Insulin-like growth factor-II (IGF-II) and IGF-binding protein-2 (IGFBP-2) were measured in amniotic fluid, extraembryonic fluid and maternal serum from 20 women with apparently normal first trimester pregnancies prior to termination. A further 111 specimens of amniotic fluid were collected from women at 10–20 weeks of pregnancy. Levels of IGFBP-2 were similar in coelomic fluid and maternal serum. Levels in amniotic fluid were lower than those in serum and coelomic fluid (Mann–Whitney test; P=0·0002 and P<0·0001 respectively). The levels of IGF-II were much higher in maternal serum than in coelomic fluid, and higher in the latter than in amniotic fluid (Mann–Whitney test; P<0·0001 for both situations). The levels of IGFBP-2 were relatively low at 10–11 weeks (medians 19·8 and 61·1 μg/l) but thereafter increased to 20 weeks (median 1400 μg/l). The levels of IGF-II showed a similar pattern. The findings suggest that the role of IGF-II and IGFBP-2 in the regulation of growth or differentiation of the fetus or of its surrounding membranes may change with advancing pregnancy.
Journal of Endocrinology (1994) 142, 379–383
C G Gutiérrez, B K Campbell, D G Armstrong, and R Webb
Insulin-like growth factor-binding protein (IGFBP) extraction protocols were tested for their efficacy in removing IGFBPs from bovine plasma and bovine granulosa cell culture medium compared with standard acid exclusion chromatography. Traditional extraction methods, acidification, Sep–Pak, ethanol:acetone:acetic acid (EAA) and EAA-cryoprecipitation (EAA-C), failed to remove all the IGFBPs from both granulosa cell culture medium and plasma. However, EAA and EAA-C treatment of plasma samples did give values similar to those obtained by acid exclusion HPLC, when corrected for extraction efficiency. There was an inverse relationship between insulin-like growth factor-I (IGF-I) concentration in plasma samples, as measured using HPLC chromatography, and IGF-I concentration after EAA extraction. Furthermore, the interference caused by residual IGFBPs differed between samples taken from animals given various treatments that altered peripheral IGF-I concentrations.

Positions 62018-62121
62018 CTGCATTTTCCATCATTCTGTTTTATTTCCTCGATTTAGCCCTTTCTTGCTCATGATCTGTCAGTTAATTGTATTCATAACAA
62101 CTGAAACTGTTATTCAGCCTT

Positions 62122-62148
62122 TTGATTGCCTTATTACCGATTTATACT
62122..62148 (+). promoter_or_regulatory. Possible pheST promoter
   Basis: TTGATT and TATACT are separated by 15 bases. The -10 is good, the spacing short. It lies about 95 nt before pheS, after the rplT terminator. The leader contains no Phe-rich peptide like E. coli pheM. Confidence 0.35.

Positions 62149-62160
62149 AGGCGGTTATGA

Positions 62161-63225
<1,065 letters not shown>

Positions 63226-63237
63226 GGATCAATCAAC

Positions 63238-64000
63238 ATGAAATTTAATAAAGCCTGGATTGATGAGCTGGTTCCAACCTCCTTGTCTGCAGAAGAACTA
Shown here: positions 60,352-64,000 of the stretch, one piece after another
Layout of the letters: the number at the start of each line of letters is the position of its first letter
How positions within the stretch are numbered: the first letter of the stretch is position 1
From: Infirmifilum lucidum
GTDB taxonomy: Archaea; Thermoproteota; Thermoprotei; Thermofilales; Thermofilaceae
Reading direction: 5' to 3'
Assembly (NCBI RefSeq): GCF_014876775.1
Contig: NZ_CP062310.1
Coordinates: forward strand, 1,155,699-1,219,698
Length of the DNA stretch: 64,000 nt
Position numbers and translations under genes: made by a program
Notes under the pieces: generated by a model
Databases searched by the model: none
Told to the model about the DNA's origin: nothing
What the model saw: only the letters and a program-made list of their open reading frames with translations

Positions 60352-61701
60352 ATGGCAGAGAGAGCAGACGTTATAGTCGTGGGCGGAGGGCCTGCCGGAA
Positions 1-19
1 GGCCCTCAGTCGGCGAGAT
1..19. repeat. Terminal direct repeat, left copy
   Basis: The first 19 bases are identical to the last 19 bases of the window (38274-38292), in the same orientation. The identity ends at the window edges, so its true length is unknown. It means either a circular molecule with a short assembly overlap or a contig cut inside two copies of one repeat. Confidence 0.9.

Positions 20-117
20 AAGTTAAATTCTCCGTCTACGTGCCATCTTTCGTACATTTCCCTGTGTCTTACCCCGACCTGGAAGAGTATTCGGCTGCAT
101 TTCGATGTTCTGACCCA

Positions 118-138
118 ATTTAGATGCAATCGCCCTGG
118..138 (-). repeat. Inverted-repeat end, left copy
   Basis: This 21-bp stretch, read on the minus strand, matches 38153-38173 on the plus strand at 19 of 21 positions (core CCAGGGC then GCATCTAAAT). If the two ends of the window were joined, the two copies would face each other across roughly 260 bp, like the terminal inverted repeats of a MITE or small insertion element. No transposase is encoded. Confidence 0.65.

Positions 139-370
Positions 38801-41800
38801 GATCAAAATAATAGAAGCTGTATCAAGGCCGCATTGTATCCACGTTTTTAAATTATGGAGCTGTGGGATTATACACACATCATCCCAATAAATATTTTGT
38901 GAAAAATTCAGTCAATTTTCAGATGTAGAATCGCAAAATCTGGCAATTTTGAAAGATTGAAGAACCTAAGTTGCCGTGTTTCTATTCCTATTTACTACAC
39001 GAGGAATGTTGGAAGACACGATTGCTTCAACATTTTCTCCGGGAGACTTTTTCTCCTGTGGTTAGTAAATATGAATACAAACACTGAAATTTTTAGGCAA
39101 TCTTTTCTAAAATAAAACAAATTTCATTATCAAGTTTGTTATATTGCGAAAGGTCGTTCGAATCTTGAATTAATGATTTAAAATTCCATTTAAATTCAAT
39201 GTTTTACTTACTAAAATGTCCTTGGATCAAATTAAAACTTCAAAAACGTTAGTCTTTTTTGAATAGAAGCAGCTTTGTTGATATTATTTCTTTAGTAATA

As for plasma samples, EAA was the most effective extraction method for culture media, but residual IGFBPs caused an overestimation of IGF-I concentrations. In culture media, but not plasma, it was possible to block the interference of IGFBPs in the IGF-I assay, in both extracted and non-extracted culture samples, by the addition of excess IGF-II. Using this assay procedure, no IGF-I production by bovine granulosa cells was detected. This was confirmed by HPLC acid chromatography.
It is concluded that HPLC extraction is needed for the accurate measurement of peripheral IGF-I concentrations. For granulosa cell culture media it is possible to measure IGF-I concentrations in non-extracted samples if the IGFBPs are blocked by adding IGF-II. Using either this assay, or after HPLC acid chromatography, no IGF-I was detected in culture media, suggesting that IGF-I is not produced by non-luteinised bovine granulosa cells.
Journal of Endocrinology (1997) 153, 231–240
C. G. Tsonis, D. T. Baird, B. K. Campbell, J. A. Downing, and R. J. Scaramuzzi
The secretion rates of bioactive inhibin, oestradiol and progesterone were measured during the mid-luteal phase and at various times during the follicular phase of the cycle by a sensitive bioassay using sheep pituitary cells in culture in 12 Booroola ewes with and without copies of the Fecundity (F) gene in which the left ovary had been auto-transplanted to the neck.
Inhibin secretion was high during the luteal phase and fell in the early follicular phase in all genotypes (P < 0.01). In Booroola ewes with a F/- genotype, inhibin secretion then increased again, towards luteal rates, in the mid and late follicular phases. In Booroola ewes without a copy of the F gene (+/+) inhibin secretion remained low at all three sampling times in the follicular phase. The secretion rate of inhibin at 36 h (P < 0.1) and 48 h (P < 0.01) were significantly lower in ewes from the +/+ (no copy of the gene) ewes than in F/(one copy of the gene) ewes. Oestradiol secretion was low during the luteal phase and increased steadily during the early (24 h) to a plateau in the mid (36 h; P < 0.01) and late (48 h; P < 0.05) follicular phase. Progesterone secretion was high during the luteal phase, and decreased to a very low rate by 24 h after prostaglandin (PG) treatment (P < 0.001) and remained low. At 24 h after PG the concentration of FSH was significantly lower (P < 0.01) than that during the luteal phase and remained suppressed until the onset of the LH surge. There were no significant differences in LH concentrations. We conclude that (1) the secretion of inhibin by the ovary is highest in the luteal phase and (2) inhibin secretion is significantly raised during the mid to late follicular phase in Booroola ewes with a copy of the Fecundity gene compared with those without.